The Baltic island of Gotland is a goldmine for artefact hunters equipped with metal detectors, Gotland. Later Roman and Early Medieval gold hoards abound, as do Viking age silver hoards and as a journalist notes "a single rare coin from a silver treasure could be worth six figures alone". Stolen dug-up artefacts "are often sold on Swedish and foreign websites that specialise in these types of objects. Parts of silver treasures are also sold by the finest auction houses in Europe". "Finest"?
Kenneth Mandergrehn, coordinator of the cultural heritage crimes at the National Police (Rikspolisen), described the looting of antiquities as a large and often difficult problem. "We rely heavily on the public being mindful. The crimes often take place at night out in fields with the help of metal detectors. As a rule, the looters are well acquainted with the areas. They know the value. They are not ordinary people who are out and plundering," he explained.In other words it is not just "treasure finders" who are responsible for illicit items on the market but "treasure seekers" too.
In November last year a silver find was made in a field in Gandarve in Alva and reported to archaeologists employed by Gotland county (there is a reward paid in Sweden for such reports). On arriving at the site they were dismayed to discover that the area was already riddled with holes and it was clear that many valuable artefacts had been looted from the archaeological assemblage.
The thieves had dug some 250 holes in a bid to secure as much booty as possible. Initially it was estimated that the criminals had made off with 500 silver pieces. These could, it was suggested be worth "a combined total of 250,000 to 500,000 kronor ($35,000 to $70,000)". Following the discovery of the looting, the field was placed under police surveillance, enabling archaeologists to continue their excavation work and recover items the thieves had missed. These included over 100[0?] silver coins, a gold bracteate and a silver crucifix.
Four days later it was announced by Sveriges Radio that "three men, including the board member of an auction house, have been arrested on Gotland in connection with the plunder of hundreds of Viking-era silver artefacts [...] The three men, 38, 44 and 45, all live on the mainland, though two also own homes on Gotland. One of the men, a 44-year-old from Stockholm, is employed by an auction house specializing in the sale of old coins. The two men in their forties are suspected of aggravated cultural heritage offences, a crime that carries a maximum sentence of four years in jail. The 44-year old and 45-year-old are also both suspected of aggravated preparation to commit a cultural heritage offence. The 38-year-old is accused of the lesser crime of preparation to commit a cultural heritage offence.The report of the bringing of criminal charges this week shows how complex and time-consuming investigations of this type of crime can be. The number of people charged has now risen to five. The men will now be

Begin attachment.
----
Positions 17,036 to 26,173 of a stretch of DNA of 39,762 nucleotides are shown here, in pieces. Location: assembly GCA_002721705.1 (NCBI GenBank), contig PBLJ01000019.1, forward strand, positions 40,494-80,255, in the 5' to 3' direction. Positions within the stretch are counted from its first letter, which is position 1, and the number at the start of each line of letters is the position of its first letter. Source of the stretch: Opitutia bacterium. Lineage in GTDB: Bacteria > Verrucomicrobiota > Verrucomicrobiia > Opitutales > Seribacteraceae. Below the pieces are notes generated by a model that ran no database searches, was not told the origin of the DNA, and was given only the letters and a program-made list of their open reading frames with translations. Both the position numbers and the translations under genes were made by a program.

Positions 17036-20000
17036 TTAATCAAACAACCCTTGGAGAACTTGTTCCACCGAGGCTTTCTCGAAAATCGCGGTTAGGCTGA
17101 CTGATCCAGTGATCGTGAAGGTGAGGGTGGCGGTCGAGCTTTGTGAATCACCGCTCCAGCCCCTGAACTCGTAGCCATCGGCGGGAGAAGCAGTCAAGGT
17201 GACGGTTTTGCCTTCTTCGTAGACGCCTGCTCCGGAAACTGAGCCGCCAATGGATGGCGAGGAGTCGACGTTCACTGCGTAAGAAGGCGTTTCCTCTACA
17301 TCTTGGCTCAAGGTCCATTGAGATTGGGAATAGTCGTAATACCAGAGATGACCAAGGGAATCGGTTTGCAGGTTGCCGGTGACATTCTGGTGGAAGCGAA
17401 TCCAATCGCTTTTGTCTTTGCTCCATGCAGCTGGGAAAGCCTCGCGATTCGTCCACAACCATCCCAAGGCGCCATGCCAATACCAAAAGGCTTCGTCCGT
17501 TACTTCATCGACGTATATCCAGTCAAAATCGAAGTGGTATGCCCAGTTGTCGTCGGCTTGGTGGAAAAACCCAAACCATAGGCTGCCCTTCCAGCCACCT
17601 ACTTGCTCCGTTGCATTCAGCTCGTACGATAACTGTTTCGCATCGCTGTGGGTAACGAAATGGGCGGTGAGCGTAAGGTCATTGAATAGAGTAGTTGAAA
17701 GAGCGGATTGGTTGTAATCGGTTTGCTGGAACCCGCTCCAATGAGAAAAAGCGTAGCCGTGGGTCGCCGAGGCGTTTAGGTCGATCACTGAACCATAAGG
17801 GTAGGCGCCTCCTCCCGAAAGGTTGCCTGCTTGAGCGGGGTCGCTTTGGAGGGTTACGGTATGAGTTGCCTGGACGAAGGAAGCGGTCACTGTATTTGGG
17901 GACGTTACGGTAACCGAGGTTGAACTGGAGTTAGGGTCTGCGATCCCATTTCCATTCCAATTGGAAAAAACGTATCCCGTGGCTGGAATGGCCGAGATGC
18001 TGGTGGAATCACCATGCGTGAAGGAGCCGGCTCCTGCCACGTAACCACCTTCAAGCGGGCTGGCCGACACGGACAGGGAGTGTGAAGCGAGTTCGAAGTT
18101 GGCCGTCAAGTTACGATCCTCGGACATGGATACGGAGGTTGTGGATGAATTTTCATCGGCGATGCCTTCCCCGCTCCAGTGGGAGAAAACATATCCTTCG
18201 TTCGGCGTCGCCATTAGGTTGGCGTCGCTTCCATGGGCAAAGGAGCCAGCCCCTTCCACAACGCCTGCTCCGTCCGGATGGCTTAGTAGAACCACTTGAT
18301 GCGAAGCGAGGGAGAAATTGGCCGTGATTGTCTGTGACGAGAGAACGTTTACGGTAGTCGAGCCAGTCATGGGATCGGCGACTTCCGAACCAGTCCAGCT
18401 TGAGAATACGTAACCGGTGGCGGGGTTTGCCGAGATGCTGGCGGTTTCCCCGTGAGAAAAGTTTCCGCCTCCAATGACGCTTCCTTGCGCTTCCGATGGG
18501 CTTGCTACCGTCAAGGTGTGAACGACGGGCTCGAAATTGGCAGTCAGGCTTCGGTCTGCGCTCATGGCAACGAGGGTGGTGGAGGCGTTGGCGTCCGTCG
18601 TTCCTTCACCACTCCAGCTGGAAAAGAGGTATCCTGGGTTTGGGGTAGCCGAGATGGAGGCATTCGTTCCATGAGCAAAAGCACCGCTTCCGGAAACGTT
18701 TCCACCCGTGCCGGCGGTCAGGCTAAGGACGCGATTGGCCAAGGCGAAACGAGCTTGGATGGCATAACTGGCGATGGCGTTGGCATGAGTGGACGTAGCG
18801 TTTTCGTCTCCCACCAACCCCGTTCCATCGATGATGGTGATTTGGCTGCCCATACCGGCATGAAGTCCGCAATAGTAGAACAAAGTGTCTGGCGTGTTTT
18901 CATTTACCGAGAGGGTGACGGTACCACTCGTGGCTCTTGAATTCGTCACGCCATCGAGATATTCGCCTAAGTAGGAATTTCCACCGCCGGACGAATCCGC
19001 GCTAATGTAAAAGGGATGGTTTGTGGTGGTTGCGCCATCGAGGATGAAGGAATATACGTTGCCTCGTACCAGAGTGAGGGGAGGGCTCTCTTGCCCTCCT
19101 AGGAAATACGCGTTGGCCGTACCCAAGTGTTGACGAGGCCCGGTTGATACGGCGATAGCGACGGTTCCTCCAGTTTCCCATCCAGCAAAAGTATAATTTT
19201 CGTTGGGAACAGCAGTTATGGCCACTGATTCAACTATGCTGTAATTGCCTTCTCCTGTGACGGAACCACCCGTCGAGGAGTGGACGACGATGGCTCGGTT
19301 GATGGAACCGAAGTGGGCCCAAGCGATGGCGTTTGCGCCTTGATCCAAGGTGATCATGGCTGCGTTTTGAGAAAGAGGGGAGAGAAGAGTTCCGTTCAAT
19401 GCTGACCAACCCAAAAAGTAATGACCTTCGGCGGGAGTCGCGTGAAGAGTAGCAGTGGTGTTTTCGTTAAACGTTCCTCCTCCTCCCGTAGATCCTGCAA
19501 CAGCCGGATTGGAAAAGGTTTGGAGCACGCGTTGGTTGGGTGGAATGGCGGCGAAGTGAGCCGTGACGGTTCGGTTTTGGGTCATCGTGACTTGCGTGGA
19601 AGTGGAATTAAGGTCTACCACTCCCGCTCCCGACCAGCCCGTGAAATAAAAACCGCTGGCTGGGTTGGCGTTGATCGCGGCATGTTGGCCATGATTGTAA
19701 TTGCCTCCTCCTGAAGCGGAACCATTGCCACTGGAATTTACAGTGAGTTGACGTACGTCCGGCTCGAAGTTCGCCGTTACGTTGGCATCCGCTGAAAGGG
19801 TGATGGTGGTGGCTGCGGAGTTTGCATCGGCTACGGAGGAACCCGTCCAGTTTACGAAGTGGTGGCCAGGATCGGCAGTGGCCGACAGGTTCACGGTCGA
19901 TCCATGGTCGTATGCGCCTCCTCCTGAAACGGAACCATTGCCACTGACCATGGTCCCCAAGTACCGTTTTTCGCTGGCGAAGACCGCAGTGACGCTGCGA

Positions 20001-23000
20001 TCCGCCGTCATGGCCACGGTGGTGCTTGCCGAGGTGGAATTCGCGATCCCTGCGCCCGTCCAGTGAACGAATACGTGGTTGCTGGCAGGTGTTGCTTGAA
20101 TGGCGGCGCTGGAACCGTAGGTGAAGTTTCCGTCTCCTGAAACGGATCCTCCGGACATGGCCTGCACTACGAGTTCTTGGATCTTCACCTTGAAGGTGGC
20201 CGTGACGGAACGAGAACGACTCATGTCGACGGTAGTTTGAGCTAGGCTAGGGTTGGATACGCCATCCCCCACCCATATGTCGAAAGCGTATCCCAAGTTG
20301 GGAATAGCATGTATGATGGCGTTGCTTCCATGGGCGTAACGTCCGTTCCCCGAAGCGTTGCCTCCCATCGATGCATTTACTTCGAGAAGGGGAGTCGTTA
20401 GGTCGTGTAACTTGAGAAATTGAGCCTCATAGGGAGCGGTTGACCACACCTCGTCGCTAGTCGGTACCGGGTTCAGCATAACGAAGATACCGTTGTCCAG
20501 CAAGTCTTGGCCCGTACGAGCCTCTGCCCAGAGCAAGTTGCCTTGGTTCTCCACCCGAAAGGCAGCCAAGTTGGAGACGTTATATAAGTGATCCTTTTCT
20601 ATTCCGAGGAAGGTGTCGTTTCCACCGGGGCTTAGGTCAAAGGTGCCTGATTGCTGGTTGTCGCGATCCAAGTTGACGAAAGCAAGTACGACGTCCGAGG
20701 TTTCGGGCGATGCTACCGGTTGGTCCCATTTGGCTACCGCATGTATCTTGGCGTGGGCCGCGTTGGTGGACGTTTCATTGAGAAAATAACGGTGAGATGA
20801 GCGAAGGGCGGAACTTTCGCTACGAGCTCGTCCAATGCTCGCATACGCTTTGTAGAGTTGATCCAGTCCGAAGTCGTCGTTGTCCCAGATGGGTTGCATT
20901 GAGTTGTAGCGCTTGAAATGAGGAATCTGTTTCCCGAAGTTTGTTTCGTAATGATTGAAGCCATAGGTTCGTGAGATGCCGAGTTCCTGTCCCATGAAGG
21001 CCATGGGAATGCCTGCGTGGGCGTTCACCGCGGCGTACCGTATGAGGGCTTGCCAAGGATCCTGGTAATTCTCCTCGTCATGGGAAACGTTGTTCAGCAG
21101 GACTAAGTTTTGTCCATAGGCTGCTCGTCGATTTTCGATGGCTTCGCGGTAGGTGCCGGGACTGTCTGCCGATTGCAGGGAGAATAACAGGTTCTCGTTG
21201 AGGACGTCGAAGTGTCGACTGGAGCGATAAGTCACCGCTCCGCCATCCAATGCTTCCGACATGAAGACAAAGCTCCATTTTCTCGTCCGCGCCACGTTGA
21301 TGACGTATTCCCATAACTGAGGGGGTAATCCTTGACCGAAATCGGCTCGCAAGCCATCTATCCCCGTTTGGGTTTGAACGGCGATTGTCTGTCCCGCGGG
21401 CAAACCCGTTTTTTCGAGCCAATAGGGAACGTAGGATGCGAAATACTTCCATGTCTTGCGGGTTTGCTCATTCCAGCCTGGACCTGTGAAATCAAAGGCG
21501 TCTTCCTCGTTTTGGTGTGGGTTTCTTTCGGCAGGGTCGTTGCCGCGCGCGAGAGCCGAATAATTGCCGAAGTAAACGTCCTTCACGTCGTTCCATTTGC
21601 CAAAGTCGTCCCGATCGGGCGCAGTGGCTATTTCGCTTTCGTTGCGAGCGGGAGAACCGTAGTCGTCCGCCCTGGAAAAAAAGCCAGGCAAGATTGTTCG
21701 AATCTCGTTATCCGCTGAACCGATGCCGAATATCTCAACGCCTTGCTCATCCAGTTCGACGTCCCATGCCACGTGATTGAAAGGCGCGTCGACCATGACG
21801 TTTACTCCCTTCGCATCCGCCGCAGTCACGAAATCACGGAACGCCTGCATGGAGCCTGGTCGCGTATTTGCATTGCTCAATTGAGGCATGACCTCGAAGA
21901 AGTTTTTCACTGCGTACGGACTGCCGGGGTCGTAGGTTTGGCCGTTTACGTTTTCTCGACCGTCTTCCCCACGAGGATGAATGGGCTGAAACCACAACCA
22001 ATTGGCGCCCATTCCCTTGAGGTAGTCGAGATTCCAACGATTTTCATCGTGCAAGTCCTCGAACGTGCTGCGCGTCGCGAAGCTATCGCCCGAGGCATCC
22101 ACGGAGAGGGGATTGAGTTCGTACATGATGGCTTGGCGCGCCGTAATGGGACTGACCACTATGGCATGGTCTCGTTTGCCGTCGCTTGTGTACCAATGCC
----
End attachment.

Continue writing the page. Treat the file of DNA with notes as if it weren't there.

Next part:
prosecuted for the theft of around 1,000 silver coins from the Viking Age. Five men aged 40 to 45 were charged for robbery. "These thefts have been so frustrating for many years. It really feels like a sweet success that it has resulted in criminal charges against the thieves today," said Majvor Östergren, archaeological administrator of Gotland's county administrative board.The thieves had stolen over 1,000 coins from the deposit. This was typical of the type of thing that is found around the whole Baltic Sea region. In this case the deposit consisted of comprised a total of 2,000 coins from the 1060's, mostly German, English and Danish coins.
The suspects were linked to the crime scene by a remarkable discovery. Part of a crucifix from the 11th century was found in the ground where the looters dug. Several days later, an email was discovered by chance with a photo of a part of a crucifix. A comparison of the find and the image showed that the parts belonged together and that the crucifix came from the hiding place in the field in Gandarve.
"The person who had sent the email was suspected of having attempted to sell the crucifix and he led us on to another person with ties to Gotland," said prosecutor Mats Wihlborg. During a raid on a property on Gotland, investigators came across three people with metal detectors, shovels and backpacks. After examining computers and GPS equipment, they also found links between the defendants and two other places where the looters had struck on Gotland.
The charges the defendants face include preparation of aggravated crime against relics and aggravated crime against relics that carry a penalty of up to four years in prison. Three of the defendants were seen as the ringleaders behind the silver looting.
Prosecutor Wihlborg is reported as saying: "It is very rare that we get this far. We have never had a case of this scope". The last time someone had been convicted of cultural heritage offences on Gotland was apparently in 1991 when two German geologists with metal detectors were each sentenced to three months in prison when they tried to make off with a number of artefacts.
Paul O'Mahony, 'Island thieves bag Viking treasure, thelocal.se, 2nd Nov 2009.
Paul O'Mahony, 'Three arrested for Viking treasure theft', thelocal.se, 6th Nov 2009.
TT/The Local/vt, 'Stolen silver treasure recovered on Gotland',thelocal.se, 8th Dec 2010.